ABC's 'Nightline' Gleefully Investigates 'the Palin Problem'
"Nightline" anchors Martin Bashir and Terry Moran sarcastically investigated "the Palin problem" on Wednesday's edition of the program. And while Moran did offer Sarah Palin some positive analysis, he often mixed that with snarky, condescending remarks about her falling poll numbers. At one point, the ABC journalist asserted, "The hockey mom, a woman dubbed the killa' from Wasilla, and then the blunda [sic] from the tundra, she just might be here to stay." After playing a clip of General Colin Powell claiming the Republican vice presidential nominee isn't qualified, Moran opined, "Ouch!"
Moran, who just last week asked Senator Joe Biden if Palin's rhetoric made him concerned about his safety, pronounced the candidate's downfall: "When McCain nominated her, she was just incandescent and it looked for a while like it was one of the most brilliant and daring political moves in recent times. Now, well, not so much."
To be fair, Moran did talk to some Palin supporters and at one point he suggested, "But don't count Sarah Palin out, yet." He also instructed, "Out on the campaign trail, Palin ignores her critics and in these crowds, her crowds, you won't find any critics. All you'll find are adoring fans."
Of course, one might say that Moran knows something about adoring crowds and not being a critic. On November 6, 2006, he famously delivered this glowing assessment of Senator Barack Obama:
TERRY MORAN: You can see it in the crowds. The thrill, the hope. How they surge toward him. You're looking at an American political phenomenon. In state after state, in the furious final days of this crucial campaign, Illinois Senator Barack Obama has been the Democrat's not-so-secret get-out-the-vote weapon. He inspires the party faithful and many others, like no one else on the scene today...And the question you can sense on everyone's mind, as they listen so intently to him, is he the one? Is Barack Obama the man, the black man, who could lead the Democrats back to the White House and maybe even unite the country?
On January 29, 2008, he enthused, "That's what is at the heart of Obama's politics, the notion that divisions are artificial and can be overcome by an act of will and of imagination."
A partial transcript of the October 22 segment, which aired at 11:35pm, follows:
MARTIN BASHIR: Tonight on "Nightline," the Palin problem. As controversy swirls around Sarah Palin's $150,000 campaign wardrobe, new poll numbers show she's hurting McCain's chance at the presidency. So what's going on? We take to the trail with Sarah Palin to find out.
BASHIR: Good evening. There are now just 13 days until the election, and Barack Obama continues to have momentum on his side. While anything could happen between now and then, there's no doubt that John McCain is fighting an uphill battle. And it's become increasingly apparent that choosing Sarah Palin as his running mate may have something to do with it. My co-anchor Terry Moran was on the campaign trail today in Ohio and he joins us now. Good evening, Terry.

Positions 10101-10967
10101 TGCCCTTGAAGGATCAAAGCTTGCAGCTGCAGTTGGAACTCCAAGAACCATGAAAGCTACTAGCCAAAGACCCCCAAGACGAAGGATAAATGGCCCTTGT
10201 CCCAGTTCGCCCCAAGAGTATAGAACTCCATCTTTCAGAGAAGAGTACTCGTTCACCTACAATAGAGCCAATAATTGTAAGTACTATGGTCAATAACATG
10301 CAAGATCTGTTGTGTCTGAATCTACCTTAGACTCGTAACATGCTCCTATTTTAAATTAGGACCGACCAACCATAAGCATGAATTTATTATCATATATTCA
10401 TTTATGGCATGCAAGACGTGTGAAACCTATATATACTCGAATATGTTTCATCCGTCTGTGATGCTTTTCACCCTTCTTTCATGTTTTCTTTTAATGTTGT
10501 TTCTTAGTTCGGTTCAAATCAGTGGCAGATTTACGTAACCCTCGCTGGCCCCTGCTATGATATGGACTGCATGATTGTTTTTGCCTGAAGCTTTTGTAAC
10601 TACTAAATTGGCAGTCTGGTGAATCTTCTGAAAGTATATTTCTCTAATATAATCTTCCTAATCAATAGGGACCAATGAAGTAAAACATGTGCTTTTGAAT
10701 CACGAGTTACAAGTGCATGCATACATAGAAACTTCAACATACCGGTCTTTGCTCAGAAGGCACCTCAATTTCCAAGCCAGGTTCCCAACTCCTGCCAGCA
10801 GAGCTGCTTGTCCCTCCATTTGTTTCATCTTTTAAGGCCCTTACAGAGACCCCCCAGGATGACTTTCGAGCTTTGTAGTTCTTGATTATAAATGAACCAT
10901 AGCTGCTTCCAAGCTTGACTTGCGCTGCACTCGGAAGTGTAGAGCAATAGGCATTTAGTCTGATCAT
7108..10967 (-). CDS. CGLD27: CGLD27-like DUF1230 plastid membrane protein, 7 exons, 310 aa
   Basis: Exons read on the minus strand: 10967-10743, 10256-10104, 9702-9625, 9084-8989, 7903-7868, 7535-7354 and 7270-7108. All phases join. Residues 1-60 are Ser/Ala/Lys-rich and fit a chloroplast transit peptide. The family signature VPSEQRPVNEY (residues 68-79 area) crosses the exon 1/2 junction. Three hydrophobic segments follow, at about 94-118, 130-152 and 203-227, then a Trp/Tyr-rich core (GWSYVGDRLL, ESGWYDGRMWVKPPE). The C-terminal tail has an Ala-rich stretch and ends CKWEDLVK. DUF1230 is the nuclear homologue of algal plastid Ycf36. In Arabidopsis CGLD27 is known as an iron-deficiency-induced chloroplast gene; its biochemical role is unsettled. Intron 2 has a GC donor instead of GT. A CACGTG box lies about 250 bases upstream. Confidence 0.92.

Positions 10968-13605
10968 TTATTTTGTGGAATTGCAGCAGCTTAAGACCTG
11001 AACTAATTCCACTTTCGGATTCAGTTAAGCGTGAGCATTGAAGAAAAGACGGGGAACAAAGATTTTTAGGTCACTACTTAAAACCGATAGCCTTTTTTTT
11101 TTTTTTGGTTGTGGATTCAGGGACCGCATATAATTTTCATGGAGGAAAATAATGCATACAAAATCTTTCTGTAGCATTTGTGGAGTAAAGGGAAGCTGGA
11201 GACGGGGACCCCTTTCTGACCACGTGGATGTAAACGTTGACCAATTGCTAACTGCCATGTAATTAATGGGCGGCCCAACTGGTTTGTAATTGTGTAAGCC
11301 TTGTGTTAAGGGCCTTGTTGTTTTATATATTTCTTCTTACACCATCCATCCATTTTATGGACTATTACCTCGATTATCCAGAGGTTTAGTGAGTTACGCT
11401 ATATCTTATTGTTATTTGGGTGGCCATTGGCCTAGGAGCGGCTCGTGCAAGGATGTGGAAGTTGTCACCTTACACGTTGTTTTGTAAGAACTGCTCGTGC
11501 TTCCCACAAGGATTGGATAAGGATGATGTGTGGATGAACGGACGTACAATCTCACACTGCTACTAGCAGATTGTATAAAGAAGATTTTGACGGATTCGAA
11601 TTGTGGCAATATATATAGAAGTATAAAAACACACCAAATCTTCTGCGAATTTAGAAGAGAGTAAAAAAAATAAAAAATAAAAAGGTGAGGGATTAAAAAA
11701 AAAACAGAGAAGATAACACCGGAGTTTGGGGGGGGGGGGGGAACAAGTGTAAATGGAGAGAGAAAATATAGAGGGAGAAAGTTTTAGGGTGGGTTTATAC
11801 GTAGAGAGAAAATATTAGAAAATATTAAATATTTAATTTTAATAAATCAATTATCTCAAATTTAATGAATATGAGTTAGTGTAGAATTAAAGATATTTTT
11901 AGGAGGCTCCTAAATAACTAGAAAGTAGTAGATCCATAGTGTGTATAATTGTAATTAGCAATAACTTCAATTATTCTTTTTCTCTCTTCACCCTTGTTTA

MORAN: It's a cruel trend but unmistakable. Polls show Palin is now a drag on the Republican ticket. An ABC News poll this month found that 60 percent of Americans now doubt her qualifications for office. Plus, an NBC News/Wall Street Journal poll this week found that for first time more voters have a negative opinion of Palin than a positive one. 47 percent negative, 38 percent positive. That's a huge shift from early September when she had a 47 percent to 27 percent positive rating. And then, this weekend, came this.
GENERAL COLIN POWELL: Now that we have had a chance to watch her for some seven weeks, I don't believe she's ready to be president of the United States which is the job of the vice president. And so, that raised some question in my mind as to the judgment that Senator McCain made.
PALIN: Thank you so much. Thank you.
MORAN: But don't count Sarah Palin out, yet. She's had kind of a rough ride over the past few weeks.
MORAN: Win or lose, Sarah Palin has become a player in national politics. So get used to her, America. The hockey mom, a woman dubbed the killa' from Wasilla, and then the blunda [sic] from the tundra, she just might be here to stay. Well, about Sarah Palin's wardrobe. The McCain/Palin campaign says it was always the intention to donate those clothes to charity after the election and they say there are more important issues. There sure are. Her supporters just brushed off that story. One woman told me, I like her because she's a lot like me. And I'd need new clothes to, to run for vice president. Martin?